Ensuring progress in health sector

Publish: 3:48 PM, January 30, 2019 | Update: 3:48:PM, January 30, 2019

The health sector of the country as it observed the World Health Day sometime ago, presents a mixed picture of significant progress, some unattained objectives and cases of back sliding. The incumbent government had promised a great deal in its previous election manifesto and must be credited for having worked considerably to keep its promises.
For example, it was stated in the election manifesto of the Awami League five years ago that in order to expand and strengthen health services at the grassroots level in the country, some 18,000 community clinics would be established at ward level under a new health policy. Some 10,000 of these community clinics have been set up throughout the country. Some more of these clinics at upazilla and union levels are being planned to be integrated under the community clinic framework.
This could be accepted as a very laudable achievement but for the fact that in most cases these clinics are not delivering amply health services consistent with their potentials. A dearth of doctors, nurses, technicians and medical equipment are noted in these clinics in many cases. Thus, the challenge remains to provision these clinics adequately and run them efficiently. The issue of absentee doctors must be addressed – specially– through a proper accountability procedure so that such doctors are only obligated to discharge their duties with due sincerity at their due places of posting.
Many doctors on the government’s health services in connivance with unscrupulous officials in the Health Ministry are usually able to avoid serving in the rural areas. Many of them remain in Dhaka month after month and draw their salaries and other benefits without doing adequate work at their properly designated places while the health services in the rural areas suffer very seriously from absence of doctors. Prime Minister (PM) Sheikh Hasina warned such absentee doctors for their dereliction of duty time and again.
However, like in all other cases of the taste of the pudding coming from eating it, the tough words from the PM will count for something only after the actual taking of the steps that would be required to ensure that the doctors do indeed feel obligated to serve in the rural areas. This is no easy task for on the one hand there are involved problems of psychology and character and, on the other, the doctors can point to the disincentives that keep them away from rural areas. The solution lies in psychologically curing the doctors of their inordinate fascination for working in urban areas as much as also providing them with further incentives, as far as would be truly justified, to have peace of mind to serve with dedication in the rural areas. But the greatest stress will have to be put on strict enforcement of rules and regulations to make it very difficult for them to go on so unconscientiously avoiding their duties in rural areas.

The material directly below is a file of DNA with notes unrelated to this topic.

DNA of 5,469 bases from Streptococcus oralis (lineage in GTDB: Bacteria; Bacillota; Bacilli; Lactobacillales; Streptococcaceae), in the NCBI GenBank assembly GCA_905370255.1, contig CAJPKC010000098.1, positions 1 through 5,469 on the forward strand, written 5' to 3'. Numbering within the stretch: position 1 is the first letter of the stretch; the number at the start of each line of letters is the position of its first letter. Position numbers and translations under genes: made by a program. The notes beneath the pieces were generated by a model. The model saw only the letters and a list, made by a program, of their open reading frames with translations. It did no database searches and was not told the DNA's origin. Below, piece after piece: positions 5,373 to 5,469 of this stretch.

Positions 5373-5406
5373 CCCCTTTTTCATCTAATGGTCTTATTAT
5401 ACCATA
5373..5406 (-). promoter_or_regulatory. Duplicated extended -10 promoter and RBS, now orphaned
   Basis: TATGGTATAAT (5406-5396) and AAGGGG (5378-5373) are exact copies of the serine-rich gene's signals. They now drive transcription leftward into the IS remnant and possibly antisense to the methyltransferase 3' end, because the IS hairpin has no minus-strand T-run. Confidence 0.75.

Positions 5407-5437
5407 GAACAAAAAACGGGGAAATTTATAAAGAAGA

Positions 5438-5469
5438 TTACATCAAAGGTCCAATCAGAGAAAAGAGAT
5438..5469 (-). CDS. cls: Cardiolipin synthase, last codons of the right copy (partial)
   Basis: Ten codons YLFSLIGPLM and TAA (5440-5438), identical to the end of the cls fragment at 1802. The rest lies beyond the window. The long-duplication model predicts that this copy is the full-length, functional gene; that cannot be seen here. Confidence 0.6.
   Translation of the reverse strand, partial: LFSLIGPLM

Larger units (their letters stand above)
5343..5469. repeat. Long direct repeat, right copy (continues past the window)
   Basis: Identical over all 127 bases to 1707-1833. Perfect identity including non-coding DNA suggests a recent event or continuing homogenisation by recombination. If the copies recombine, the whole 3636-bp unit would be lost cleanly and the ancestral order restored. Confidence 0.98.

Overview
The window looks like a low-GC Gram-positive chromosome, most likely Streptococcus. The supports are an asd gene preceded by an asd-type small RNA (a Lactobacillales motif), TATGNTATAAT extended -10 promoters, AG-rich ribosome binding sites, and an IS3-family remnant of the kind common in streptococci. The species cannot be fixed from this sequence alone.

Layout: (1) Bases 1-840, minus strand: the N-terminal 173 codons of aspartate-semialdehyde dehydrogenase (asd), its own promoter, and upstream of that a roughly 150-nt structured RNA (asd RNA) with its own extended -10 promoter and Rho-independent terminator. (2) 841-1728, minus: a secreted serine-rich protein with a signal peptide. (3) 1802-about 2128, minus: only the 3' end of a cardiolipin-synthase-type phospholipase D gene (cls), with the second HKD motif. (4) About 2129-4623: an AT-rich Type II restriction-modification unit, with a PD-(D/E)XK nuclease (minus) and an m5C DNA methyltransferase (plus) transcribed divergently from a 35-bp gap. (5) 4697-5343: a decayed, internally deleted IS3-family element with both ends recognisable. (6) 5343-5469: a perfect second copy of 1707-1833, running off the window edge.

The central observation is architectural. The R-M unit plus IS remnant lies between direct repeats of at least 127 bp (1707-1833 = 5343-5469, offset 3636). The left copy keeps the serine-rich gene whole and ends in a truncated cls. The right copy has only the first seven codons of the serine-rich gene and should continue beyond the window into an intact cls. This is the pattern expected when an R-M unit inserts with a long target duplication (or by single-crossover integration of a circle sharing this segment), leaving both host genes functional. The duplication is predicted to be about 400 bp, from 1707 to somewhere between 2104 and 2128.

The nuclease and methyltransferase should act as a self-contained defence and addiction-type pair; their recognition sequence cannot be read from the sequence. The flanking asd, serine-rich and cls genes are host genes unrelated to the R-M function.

The nation makes much sacrifice to produce a doctor with highly subsidised medical education and then further pays not unreasonably for his or her upkeep with salaries and other facilities. In return, the nation should duly expect to get his or her sincere service. If the same is not honestly discharged, then the nation should have the right to apply coercion so that the same is discharged.
The problems complained by the doctors may not be ignored and steps may be taken to solve them . But the imperative is keeping up consistent pressure on them as per their service rules to do their bounden duties at their work stations.
From 2009, government introduced the so called user fees in the publicly run medical and health care system. Under 23 categories, user fees were introduced for 470 types of services in the public hospitals. The public medical care institutions were obliged, at least in theory, to extend free medical services or at nominal costs till the introduction of this fee.
But in the backdrop of such free and nominal payments leading to poor or even no treatment of patients, it was decided that users’ fees would be applied to bring about positive changes through users bearing a part of the real costs of treatment. This would free the government somewhat from paying huge subsidies ineffectively to the medical sector while enabling better treatment with patients bearing a part of their costs.
But the real experience after introduction of the users’ fees is that patients’ treatment costs, on average, have increased compared to the time when they were treated for free or at nominal costs. Thus, it requires a rethink whether the user fee system should be given up with restoration of the previous system of free treatment or treatment at nominal costs only.
If it is decided to go back to the older system, then it must be ensured that the free system or nominal payment system do not make the patients suffer like in the past due to corruption and neglect. The challenge would be to make the free or nominal payment system free from corruption and to make it work ridding inefficiencies. Then, it could prove to be a blessing.
A major health sector priority ought to be revamping the family planning programme by bringing all or nearly all fertile couples under it at the earliest. It is shocking that 45 per cent of potential couples from the standpoint of procreation abilities, remain unserved by the family planning programme. They are also bypassed by health and nutrition programmes. This neglect must be overcome with targeted policies. Time-bound targets must be pursued also in the areas of sanitation and helping people to avoid arsenic poisoning.
Meanwhile people, specially common people, are happy to see that the big general public hospitals in the cities such as the DhakaMedicalCollegeHospital, are running with some efficiency and a sense of a duty of care compared to the past. Let us hope that this trend would continue and be further improved.